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In 1756, the New Hampshire Gazette became the first newspaper in colonial New Hampshire. The paper is still produced today, making it one of the oldest newspapers in North America. Daniel Fowle established the newspaper and operated it until his death in 1787. The city of Portsmouth learned about local events as well as the events leading up to the American Revolution from Fowle's paper. Primus, an enslaved man, oversaw the printing press of Gazette for fifty years. Little is known about Primus, the man who produced the paper that shaped the views of so many New Hampshire residents. He lived in a small house outside of Fowle’s home with his wife and Fowle’s other female slaves. Although he did not enjoy the freedom of his fellow citizens, written accounts indicate that he was held in high esteem owing to his role in the community. Primus live a long life, and his obituary in the New Hampshire Gazette was credited his skill along with a twenty-line poem in his honor.

  • Plaque for Primus the Pressman.
  • Original building of the NH Gazette printing office.
  • Picture of the first press in NH
  • This historical marker on this building designates the place where the New Hampshire Gazette was produced.

Daniel Fowle was the founder/publisher of the New Hampshire Gazette. This was the first newspaper in colonial New Hampshire began in 1756. Daniel Fowler moved to New Hampshire with his wife, Lydia, and no children. They were reported to be accompanied by two female and one male African slaves. A group of enslaved men, one of which was Primus (no documented last name), worked under Mr. Fowle for the newspaper. 

There is no known record of Primus' birth or early history, other than that he came from Africa through the slave trade. Primus oversaw the printing press of the Gazette for fifty years and little is known about Primus, other than that he worked for Mr. Fowler and never lived as a free man. Primus lived in a small house outside Mr. Fowle’s home with his wife and Fowle’s other female slaves. 

The only remaining accounts of his life were written by white men after his death, and it is important to recognize that these anecdotes about may be inaccurate and are difficult to separate from the views of white men towards African Americans at that time. The recorded memory of those men emphasized that Primus suffered from a physical deformity. According to these reports, his spine was permanently bent by about 45 degrees. If this is true, it is likely that he suffered from a life of repetitive motion working the manual printing press.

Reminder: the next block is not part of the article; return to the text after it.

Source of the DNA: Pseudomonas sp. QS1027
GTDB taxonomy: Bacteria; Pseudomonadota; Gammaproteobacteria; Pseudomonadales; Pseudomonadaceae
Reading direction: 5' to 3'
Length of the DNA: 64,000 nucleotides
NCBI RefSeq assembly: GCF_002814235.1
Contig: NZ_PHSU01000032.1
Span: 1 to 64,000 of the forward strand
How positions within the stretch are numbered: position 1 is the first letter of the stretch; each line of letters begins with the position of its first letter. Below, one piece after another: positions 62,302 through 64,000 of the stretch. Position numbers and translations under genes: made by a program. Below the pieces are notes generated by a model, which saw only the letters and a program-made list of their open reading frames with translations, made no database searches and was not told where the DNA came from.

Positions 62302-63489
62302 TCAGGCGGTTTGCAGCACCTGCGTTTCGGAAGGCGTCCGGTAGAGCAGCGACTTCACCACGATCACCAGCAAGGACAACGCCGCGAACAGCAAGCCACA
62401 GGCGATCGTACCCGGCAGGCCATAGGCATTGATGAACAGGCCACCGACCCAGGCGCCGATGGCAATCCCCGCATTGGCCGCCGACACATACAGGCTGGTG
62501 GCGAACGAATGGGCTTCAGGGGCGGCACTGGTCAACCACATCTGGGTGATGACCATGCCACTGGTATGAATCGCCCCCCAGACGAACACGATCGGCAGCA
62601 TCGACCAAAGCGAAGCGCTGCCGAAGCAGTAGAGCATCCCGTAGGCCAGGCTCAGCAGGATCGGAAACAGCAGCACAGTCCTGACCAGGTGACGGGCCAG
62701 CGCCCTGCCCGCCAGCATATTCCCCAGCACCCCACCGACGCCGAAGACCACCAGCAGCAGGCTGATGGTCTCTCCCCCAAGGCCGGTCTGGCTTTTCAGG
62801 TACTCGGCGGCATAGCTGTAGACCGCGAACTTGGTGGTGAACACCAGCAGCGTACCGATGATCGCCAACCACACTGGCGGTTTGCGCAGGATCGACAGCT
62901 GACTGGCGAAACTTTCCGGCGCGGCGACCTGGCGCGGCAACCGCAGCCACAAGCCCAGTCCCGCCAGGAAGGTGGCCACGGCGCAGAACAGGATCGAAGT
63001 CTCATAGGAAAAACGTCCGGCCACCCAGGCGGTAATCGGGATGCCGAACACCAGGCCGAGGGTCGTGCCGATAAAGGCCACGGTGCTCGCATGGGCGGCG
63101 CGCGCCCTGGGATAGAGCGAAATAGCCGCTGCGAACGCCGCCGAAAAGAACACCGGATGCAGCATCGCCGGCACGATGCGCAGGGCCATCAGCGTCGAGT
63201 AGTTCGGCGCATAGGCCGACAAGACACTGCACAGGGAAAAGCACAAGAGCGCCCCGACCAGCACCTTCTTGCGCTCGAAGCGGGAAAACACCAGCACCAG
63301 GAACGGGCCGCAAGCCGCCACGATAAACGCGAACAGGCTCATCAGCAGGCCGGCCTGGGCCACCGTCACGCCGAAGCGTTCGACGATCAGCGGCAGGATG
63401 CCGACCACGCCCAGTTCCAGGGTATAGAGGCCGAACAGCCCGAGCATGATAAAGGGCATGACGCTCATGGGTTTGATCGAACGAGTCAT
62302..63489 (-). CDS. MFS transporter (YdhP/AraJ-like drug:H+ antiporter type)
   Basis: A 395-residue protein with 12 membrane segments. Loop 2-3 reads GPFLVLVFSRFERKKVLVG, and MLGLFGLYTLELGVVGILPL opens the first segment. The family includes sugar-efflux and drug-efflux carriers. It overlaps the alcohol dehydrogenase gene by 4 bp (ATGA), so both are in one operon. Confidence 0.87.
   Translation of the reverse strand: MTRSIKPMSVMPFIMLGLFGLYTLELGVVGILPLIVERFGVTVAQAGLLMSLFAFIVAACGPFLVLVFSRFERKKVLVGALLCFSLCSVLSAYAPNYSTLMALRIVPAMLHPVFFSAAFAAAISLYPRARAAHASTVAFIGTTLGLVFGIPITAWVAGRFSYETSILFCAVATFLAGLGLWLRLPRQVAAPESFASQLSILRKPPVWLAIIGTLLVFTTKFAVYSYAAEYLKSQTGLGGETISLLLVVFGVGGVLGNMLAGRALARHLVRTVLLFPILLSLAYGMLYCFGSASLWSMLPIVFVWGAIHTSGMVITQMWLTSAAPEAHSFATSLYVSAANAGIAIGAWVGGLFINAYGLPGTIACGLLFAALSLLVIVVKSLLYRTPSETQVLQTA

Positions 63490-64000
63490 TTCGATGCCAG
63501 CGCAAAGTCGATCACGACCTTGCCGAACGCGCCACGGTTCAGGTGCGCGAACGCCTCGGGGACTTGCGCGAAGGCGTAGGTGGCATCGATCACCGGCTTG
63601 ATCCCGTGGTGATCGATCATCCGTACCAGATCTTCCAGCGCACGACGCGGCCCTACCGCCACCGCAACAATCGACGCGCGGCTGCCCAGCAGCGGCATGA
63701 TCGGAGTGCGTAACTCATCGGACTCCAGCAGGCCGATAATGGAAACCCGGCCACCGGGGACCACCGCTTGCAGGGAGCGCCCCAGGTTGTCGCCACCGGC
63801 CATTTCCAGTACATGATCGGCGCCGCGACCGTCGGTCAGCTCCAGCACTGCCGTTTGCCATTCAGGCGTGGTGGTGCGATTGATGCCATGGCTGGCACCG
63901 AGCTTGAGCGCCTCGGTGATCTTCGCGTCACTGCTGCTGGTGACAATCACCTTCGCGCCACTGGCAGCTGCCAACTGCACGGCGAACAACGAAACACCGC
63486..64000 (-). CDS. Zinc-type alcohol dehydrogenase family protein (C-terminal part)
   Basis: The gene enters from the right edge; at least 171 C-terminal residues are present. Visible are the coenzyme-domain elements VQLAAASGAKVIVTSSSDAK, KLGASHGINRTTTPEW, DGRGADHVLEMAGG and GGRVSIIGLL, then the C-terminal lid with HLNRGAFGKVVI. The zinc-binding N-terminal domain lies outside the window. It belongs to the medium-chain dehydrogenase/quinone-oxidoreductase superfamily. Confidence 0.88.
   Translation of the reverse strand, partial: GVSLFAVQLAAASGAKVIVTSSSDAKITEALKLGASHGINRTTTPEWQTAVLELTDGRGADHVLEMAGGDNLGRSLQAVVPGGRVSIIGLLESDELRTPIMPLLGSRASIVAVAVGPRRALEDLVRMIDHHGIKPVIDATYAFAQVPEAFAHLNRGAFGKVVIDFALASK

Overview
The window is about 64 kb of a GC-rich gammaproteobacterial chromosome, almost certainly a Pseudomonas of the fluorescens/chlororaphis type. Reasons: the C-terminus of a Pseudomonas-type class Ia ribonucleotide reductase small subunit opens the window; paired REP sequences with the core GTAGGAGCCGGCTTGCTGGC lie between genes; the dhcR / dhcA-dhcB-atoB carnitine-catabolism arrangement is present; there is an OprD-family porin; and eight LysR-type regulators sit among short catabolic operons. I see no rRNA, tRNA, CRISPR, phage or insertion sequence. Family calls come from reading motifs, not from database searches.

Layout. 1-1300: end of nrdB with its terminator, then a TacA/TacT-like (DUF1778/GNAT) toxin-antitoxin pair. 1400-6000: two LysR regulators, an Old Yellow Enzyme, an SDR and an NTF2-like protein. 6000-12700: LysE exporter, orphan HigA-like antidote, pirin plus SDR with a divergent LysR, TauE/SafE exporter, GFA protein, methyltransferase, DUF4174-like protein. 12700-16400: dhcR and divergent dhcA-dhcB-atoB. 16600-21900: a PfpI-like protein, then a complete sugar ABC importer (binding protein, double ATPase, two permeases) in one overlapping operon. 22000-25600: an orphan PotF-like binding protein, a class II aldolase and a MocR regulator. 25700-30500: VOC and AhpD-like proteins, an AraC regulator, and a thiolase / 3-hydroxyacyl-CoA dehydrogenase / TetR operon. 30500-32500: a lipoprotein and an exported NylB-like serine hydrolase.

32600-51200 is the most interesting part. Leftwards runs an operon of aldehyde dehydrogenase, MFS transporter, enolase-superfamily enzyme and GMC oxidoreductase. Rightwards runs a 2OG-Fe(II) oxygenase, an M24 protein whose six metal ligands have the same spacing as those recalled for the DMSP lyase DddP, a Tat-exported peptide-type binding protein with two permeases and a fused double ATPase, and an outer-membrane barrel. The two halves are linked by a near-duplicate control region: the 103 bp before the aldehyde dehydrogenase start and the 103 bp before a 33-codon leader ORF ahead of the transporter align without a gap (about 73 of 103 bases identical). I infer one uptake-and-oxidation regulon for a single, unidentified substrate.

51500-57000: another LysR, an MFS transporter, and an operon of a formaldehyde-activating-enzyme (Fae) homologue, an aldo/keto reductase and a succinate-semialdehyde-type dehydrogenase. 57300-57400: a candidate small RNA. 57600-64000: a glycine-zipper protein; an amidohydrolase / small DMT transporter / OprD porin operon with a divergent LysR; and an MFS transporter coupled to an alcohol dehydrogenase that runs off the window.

Despite the demands and lack of freedom, Primus lived into his nineties. His obituary in the New Hampshire Gazette “reads: In this town, Primus, a Negro, late the property of Daniel Fowle, Esquire, deceased - his funeral will be tomorrow at six o'clock, P.M. from the dwelling house of the printer hereof, where his acquaintances may attend and pay the funeral obsequies.” A printed obituary for an enslaved man seemed unheard of in this time. More so, a twenty-line poem was printed in the paper soon after the obituary. The poem credits his work as a pressman but offers little personal information. 

It is not known where Daniel, Lydia, and Primus were buried but it is likely that they were interned at the city's “Negro Burying Ground”. This black cemetery was unceremoniously replaced by new buildings and streets in the early 19th century. Little is known about the cemetery or its people and the site was only recently rediscovered when excavation below the road took place in 2003 and revealed human remains. 

NH Gazette Printing Office. (n.d.). Retrieved from

Robinson, J. D. (n.d.). Primus Fowle Ran First NH Press. Retrieved from